ET: It is a great spot! I love, love, love that partnership. I was just there yesterday, so that’s fun. But even still, it’s quick. You come in and you have a beer and hang out for a little bit.
We want to create a variety of experiences for people to share. Food and beer just go together, so hopefully you’re having some good food and you’re having several drinks. But we wanted to be able to create different experiences for people. Here in Canton, we’ve got the taproom, the patio, and we’ve got food trucks. On the Greenway, it’s just come, sit, and enjoy our beer. There’s a different vibe. We want to create a more all-encompassing experience.
But, moving into such a big building in Fort Point is a little bit overwhelming. When you have the ability–or the opportunity–to now add a patio, why wouldn’t you do that? And, oh wait, you’re telling me I can do a roof deck? Obviously, I’m going to do that! The first floor will be a taproom and retail, plus you can get food there. There’s going to be a patio, creating these separate spaces so it still feels cozy and intimate. The second floor will have seated dining and private dining. And then the roof deck is just–that’s just going to be amazing. That’s the space where you’re gonna want to be.
JC and I love food. We love sharing food with each other and with friends, so we wanted to create a menu that also reflected that communal experience. We want it to be able to accommodate all of those different experiences whether it’s your ninth anniversary [Laughs], or hanging out with your buddies after work, or you’re bringing your kids for lunch on the weekends after the Children’s Museum. Whatever it is, it’ll fit the experience that you’re looking for.
AC: That sounds great. I can’t wait.
ET: I can’t wait either! [Laughs]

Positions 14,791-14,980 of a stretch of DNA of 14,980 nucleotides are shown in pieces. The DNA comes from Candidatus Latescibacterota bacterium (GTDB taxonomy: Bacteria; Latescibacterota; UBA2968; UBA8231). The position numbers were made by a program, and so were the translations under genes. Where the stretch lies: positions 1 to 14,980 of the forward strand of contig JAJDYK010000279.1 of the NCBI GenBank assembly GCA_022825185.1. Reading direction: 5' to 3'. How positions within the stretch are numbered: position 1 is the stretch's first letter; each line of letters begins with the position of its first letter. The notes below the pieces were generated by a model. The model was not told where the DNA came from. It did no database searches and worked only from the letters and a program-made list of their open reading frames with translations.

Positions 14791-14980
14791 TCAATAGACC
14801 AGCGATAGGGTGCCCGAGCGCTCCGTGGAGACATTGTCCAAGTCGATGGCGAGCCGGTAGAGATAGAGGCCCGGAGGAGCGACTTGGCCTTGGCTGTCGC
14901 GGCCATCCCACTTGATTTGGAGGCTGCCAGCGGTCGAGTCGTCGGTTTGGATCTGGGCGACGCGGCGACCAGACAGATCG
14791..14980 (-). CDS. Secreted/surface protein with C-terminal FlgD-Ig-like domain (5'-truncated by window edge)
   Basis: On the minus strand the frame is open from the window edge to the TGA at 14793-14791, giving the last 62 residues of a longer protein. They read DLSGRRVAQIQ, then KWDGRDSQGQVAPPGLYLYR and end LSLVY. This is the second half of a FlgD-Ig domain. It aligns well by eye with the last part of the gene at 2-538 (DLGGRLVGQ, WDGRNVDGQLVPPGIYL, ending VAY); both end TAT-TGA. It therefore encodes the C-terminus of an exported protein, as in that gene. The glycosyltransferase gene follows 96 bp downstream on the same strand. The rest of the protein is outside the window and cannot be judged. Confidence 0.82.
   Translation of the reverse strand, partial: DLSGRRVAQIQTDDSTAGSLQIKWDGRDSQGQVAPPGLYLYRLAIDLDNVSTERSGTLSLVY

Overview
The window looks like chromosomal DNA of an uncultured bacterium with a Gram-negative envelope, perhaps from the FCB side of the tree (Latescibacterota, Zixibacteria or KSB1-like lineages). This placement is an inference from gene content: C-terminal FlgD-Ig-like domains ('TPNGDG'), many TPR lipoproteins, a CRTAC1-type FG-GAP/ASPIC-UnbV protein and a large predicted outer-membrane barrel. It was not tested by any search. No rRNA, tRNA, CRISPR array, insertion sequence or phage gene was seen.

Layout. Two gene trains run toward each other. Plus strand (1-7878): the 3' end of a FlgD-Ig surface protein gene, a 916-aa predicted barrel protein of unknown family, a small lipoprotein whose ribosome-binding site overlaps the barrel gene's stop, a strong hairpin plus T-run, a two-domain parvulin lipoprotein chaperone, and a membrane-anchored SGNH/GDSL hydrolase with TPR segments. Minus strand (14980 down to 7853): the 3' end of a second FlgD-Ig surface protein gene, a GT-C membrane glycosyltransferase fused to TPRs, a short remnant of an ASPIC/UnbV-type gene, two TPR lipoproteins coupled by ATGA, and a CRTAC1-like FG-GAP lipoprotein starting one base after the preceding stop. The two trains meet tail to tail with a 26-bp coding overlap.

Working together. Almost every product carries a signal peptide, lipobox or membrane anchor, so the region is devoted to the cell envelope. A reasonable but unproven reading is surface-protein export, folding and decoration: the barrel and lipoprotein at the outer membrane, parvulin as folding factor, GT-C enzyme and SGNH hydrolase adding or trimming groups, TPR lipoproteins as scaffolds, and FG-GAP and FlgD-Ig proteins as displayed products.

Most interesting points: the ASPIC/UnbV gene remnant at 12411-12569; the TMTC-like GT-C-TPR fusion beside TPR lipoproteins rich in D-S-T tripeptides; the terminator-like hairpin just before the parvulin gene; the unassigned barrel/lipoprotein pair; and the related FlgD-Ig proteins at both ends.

AC: It sounds to me almost like you’re talking about not changing Trillium’s identity, but maybe changing the perception of Trillium’s identity, or creating a new avenue for your identity.
ET: I don’t think it’s a changed identity. From the very beginning, we’ve always been about creating an experience. From our early days in Fort Point to right now, all you can do is buy beer and take it to go. That’s not what we want your experience with us to be. We’ve always been about more than just beer. We want to have relationships, and build community, and work with like-minded people to establish deep roots. So I think that all the projects that we’ve taken on are totally in line with our vision and values. We’ve never deviated from that. For customers and fans, it might look different, or like an evolution, but it’s always with the same intention. Now we just have the ability, and the time, and the space to be able to show it.
AC: This isn’t really about the next “phase” of Trillium. It’s about expanding on the idea of what you guys already do?
ET: Right! It’s really about how we can share this with more people in different ways–in new and unique ways.
AC: Beer is a naturally collaborative process. Yes, you can be a homebrewer and you can brew by yourself, but when you’re making beer on this level, on the scale, it’s definitely about collaboration. And you guys do a lot of collaborative work with other breweries…
ET: This is collab season! [Laughs]
AC: You guys make beers with other other breweries and it’s not like that’s unheard of, but it does seem to be one of your signifiers. People get particularly excited about your collaboration beers. It feels like its in keeping with what you guys like to do and what you’re all about.
ET: In terms of working with other breweries, we have no question started doing that more than we ever used to. But, in our first couple of years, we didn’t do it at all. We saw other people doing it, but I think that we didn’t really see the value in collaborating at first. It was partially because we were so focused, so heads down like, “Oh man, I just got to keep up, I just got to keep doing what I’m doing so I don’t lose it.” Our first few years were very intense: young kids, working full-time jobs, trying to build a brewery.